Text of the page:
PSCI 342 Fall 2014 Intolerance and Justice

Intolerance and justice are linked in that each defines what can and should be done to others, and what we expect in return. One of the goals of the Enlightenment was to find a solution to the problem of intolerance and the violence that was and is its frequent companion. One core expectation was that progress would result from expanding knowledge. Progress would enable reason to replace dogmatism and faith (especially fighting faiths), progress in understanding the new economics of trade and the politics of liberality would produce commonwealths, producing more cosmopolitan societies marked by justice, enduring peace and prosperity. Moreover, democracy would spread thereby integrating more nations into the democratic camp. And, the lives of the many would improve. That vision has lost its promise. The 20th century, for all its economic and technological improvements, was also witness to terrible intolerance, attacks on civilians in war, ethnic purging has continued even after the holocaust. Intolerance led to wars between states, to violence within states (such as Darfur, Sri Lanka, Bosnia to name but three). Hence, the three questions posed by this course: 1) What are the most important factors that continue to produce intolerance; 2) Are the factors that produce and strengthen justice and tolerance; and 3) What can be done to increase a society's tolerance and justice, both in the United States and abroad? This course makes use of historical, political, and literary sources.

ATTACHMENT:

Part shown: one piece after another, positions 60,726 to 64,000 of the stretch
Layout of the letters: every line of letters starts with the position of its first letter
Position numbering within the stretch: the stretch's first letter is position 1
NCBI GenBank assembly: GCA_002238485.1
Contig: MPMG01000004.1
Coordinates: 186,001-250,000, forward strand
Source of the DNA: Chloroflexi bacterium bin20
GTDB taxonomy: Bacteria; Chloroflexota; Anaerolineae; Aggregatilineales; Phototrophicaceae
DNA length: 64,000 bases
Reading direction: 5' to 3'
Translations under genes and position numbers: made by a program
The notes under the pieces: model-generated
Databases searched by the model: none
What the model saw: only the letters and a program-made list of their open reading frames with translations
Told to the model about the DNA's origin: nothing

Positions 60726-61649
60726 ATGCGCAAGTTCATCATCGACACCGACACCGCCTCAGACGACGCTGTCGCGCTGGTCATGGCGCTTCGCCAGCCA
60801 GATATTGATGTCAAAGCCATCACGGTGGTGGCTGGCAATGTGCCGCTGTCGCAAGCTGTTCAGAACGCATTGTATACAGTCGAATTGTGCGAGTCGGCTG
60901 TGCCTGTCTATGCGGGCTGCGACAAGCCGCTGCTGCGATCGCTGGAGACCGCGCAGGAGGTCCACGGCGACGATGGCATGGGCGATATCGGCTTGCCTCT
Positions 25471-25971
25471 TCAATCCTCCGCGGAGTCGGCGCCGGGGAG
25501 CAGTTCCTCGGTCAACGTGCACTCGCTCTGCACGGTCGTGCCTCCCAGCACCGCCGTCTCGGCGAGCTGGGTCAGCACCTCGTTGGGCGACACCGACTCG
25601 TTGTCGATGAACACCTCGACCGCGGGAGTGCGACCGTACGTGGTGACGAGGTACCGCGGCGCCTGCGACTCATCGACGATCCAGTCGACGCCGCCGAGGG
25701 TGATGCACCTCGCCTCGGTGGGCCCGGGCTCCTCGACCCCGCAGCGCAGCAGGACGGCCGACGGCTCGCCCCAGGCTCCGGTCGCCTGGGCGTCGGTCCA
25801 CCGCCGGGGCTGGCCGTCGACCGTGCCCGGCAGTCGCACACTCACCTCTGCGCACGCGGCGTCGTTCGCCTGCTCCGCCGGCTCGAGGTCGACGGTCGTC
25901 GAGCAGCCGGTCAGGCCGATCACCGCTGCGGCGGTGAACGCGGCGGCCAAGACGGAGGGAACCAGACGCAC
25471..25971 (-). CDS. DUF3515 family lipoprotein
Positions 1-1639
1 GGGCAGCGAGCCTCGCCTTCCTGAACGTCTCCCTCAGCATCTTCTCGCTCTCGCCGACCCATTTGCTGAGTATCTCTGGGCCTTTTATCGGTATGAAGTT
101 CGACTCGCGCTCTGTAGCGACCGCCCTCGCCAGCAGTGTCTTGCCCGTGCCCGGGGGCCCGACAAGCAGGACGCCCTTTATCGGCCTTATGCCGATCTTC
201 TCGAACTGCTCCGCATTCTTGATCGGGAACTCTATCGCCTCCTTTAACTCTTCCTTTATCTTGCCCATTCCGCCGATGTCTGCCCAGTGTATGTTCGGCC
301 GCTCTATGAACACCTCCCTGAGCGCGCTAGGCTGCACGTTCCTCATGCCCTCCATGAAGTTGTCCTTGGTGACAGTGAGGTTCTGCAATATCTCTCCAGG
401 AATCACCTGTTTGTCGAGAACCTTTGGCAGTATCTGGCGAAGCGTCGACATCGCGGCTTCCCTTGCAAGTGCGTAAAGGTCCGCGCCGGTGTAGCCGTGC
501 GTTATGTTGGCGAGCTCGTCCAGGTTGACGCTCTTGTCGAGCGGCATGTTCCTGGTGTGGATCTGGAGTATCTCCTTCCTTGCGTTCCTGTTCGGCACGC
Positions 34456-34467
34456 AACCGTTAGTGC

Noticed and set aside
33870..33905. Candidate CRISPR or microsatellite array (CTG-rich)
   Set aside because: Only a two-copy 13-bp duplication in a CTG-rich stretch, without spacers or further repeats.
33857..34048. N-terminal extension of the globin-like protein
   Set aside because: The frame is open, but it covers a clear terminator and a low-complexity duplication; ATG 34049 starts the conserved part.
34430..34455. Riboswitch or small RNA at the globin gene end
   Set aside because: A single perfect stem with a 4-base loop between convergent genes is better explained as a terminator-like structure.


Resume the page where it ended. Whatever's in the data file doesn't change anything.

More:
Class Format: seminar
Requirements/Evaluation: midterm examination, medium length research paper, and final examination
Additional Info: American Politics, Political Theory and Comparative Politics
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Enrollment Preference: preference to Political Science majors
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Divisional Attributes: Division II
Other Attributes: PSCI American Politics Courses,PSCI Comparative Politics Courses,PSCI Political Theory Courses
Enrollment Limit: 16
Expected Enrollment: 10
Class Number: 1941
PSCI 342 - 01 (F) SEM Intolerance and Justice Division 2: Social Studies George E. Marcus
TF 2:35 PM-3:50 PM Hollander 258 1941
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